Posted on: 3 June 2018Share
Most people have a working knowledge that workers' compensation is in place to protect workers if they are ever injured on the job. However, if you find yourself injured on the job, you may quickly find that you need more than a working knowledge of the system in order to get its full benefits.
1. Report the Injury to Your Supervisor
The first thing you need to do is report the injury to your supervisor. You need to let them know what happened. If your job has an accident report, be sure to fill it out as well.
Sometimes, it is obvious when you should fill out an accident report, such as if you were to slice your hand open or get into a car accident in a company vehicle.
Other times, it is less obvious, such as a back strain from picking up a heavy object at work, or pain in your hands from repetitive motions. For injuries that are not as obvious, you are protected and able to file a claim within a set period of time, generally a month, so you do have some leeway although the sooner you report the injury, the better.
2. Covers Illness as Well as Injury
Second, it is important to understand that workers' compensation covers illnesses that you sustained on the job as well as injuries. For example, if you develop a sickness from inhaling fumes at the workplace, workers' compensation should cover your treatment and wages if you have to be off work in order to recover from the illness.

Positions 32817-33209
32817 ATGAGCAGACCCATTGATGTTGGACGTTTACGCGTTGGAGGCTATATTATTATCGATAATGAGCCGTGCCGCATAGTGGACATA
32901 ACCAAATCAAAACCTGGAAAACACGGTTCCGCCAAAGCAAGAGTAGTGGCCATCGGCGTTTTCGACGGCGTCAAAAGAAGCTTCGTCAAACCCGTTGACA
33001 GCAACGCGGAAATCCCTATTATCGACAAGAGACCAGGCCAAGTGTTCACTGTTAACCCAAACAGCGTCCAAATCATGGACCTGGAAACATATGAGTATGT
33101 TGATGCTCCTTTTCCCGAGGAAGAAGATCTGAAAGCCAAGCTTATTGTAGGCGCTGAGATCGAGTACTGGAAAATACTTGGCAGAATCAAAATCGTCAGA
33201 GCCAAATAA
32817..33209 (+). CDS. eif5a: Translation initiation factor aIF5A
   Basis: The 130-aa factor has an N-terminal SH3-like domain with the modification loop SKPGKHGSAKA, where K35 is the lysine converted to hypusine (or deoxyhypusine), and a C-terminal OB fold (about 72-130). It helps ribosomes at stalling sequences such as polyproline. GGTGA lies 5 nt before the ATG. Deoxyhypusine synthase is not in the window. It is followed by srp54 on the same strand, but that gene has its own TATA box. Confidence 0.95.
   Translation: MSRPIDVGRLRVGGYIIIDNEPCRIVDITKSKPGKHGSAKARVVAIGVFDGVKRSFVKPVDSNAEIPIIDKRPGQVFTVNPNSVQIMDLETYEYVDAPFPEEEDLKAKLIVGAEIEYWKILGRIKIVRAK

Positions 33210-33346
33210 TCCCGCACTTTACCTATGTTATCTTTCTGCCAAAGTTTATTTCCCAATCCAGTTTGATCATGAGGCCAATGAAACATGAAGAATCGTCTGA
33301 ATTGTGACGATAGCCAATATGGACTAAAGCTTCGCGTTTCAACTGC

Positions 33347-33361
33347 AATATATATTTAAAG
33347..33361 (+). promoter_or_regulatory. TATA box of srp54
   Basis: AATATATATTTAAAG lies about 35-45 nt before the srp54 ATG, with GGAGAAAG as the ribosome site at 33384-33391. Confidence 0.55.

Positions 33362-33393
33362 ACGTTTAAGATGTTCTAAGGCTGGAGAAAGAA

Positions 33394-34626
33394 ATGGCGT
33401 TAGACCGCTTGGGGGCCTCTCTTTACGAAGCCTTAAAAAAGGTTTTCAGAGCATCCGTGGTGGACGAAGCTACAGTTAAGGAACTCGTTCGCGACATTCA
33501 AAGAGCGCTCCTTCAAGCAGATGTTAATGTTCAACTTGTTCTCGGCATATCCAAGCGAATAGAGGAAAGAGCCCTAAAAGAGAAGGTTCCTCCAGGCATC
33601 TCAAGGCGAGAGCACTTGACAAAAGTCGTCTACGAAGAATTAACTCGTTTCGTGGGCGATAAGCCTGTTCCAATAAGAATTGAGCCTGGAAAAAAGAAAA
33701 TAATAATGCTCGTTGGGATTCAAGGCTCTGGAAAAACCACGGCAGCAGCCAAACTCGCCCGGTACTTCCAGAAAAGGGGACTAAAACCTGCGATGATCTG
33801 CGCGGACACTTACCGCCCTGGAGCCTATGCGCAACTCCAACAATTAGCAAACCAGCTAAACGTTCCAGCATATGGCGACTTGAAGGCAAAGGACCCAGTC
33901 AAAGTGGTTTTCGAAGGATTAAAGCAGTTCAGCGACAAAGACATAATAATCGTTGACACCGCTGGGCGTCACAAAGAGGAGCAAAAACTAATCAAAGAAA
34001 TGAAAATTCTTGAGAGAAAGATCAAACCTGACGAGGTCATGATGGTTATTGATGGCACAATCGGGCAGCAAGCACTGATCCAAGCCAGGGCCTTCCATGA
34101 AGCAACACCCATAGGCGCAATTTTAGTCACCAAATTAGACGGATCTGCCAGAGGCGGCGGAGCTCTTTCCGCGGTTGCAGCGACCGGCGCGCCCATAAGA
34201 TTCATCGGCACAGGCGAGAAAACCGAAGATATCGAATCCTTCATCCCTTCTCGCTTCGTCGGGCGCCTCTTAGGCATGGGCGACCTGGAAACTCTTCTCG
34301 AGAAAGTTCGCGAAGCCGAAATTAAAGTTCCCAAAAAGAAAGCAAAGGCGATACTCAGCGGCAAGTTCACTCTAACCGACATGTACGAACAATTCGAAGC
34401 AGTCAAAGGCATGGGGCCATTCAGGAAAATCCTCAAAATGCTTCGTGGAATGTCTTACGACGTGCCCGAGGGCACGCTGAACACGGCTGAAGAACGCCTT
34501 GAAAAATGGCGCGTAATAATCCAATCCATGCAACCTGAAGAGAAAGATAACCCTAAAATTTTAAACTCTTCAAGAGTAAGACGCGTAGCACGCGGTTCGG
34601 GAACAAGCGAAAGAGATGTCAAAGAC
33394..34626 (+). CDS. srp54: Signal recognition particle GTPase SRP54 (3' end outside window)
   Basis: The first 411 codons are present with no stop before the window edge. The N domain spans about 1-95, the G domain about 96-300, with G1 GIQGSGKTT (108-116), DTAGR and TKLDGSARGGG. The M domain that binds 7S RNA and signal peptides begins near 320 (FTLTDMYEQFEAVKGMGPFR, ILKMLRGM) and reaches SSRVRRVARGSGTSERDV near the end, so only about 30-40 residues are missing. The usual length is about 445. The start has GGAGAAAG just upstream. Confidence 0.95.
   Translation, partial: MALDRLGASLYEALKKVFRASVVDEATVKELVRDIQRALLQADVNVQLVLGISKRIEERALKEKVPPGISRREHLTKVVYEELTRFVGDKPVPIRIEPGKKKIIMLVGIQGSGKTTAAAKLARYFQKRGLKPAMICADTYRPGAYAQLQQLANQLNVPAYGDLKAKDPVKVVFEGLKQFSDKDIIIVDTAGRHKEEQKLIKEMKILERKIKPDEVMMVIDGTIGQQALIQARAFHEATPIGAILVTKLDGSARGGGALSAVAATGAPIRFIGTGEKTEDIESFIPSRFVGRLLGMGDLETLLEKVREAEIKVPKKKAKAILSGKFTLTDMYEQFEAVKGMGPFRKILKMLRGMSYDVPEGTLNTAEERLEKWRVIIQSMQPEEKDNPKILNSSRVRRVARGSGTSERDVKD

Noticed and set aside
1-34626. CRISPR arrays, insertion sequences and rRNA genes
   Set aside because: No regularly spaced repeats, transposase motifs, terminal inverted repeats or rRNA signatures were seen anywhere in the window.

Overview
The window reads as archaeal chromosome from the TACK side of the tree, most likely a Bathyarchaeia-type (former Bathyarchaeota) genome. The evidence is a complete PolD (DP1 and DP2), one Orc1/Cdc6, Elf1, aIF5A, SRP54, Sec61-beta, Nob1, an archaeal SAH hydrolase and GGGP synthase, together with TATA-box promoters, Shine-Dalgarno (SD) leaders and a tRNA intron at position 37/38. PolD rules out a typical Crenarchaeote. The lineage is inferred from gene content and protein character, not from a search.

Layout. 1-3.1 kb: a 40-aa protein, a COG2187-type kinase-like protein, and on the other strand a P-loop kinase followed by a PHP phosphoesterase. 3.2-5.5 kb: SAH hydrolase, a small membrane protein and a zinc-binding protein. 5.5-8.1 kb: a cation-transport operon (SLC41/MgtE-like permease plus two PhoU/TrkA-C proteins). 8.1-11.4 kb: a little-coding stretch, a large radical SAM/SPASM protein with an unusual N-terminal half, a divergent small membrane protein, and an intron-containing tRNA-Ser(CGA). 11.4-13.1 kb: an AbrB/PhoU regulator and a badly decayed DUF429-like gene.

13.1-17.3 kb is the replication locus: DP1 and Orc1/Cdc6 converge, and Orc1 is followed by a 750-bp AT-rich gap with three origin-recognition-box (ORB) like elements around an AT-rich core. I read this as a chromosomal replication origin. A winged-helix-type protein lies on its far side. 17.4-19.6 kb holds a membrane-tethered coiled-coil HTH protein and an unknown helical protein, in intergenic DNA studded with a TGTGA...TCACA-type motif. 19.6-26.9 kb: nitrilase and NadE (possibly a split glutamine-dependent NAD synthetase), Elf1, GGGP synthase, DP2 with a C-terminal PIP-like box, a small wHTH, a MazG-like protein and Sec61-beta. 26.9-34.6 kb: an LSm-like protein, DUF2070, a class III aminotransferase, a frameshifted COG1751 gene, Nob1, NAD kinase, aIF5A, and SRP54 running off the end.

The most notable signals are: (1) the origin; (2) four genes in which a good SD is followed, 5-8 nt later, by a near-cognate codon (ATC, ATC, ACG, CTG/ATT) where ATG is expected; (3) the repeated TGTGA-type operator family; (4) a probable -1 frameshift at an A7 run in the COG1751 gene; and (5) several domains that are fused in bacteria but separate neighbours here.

3. You Can't Sue Your Employer
Third, if you receive workers' compensation from your employer, you cannot sue your employer for your injuries or illness. You have to work with your workers' compensation insurance provider to make sure that your medical bills are paid and that you get the right compensation from your employer. If your injuries are long-term or disabling, you will have to work with your workers' compensation company to come up with a settlement offer if you are no longer able to do the work that you did before.
4. An Attorney Will Be Assigned to Assist You
Workers' compensation is a state-run fund that businesses pay into. When you qualify for workers' compensation, an attorney will be assigned to represent your best interests throughout this process. You do not have to pay this attorney. In some states, an attorney is assigned to you and in others you are able to select an attorney you want to work with. Work as closely as possible with your attorney to make sure that you are getting the right compensation as well as accommodations at work as you recover from your injuries.
For more information, contact a company like Neifert Byrne & Ozga.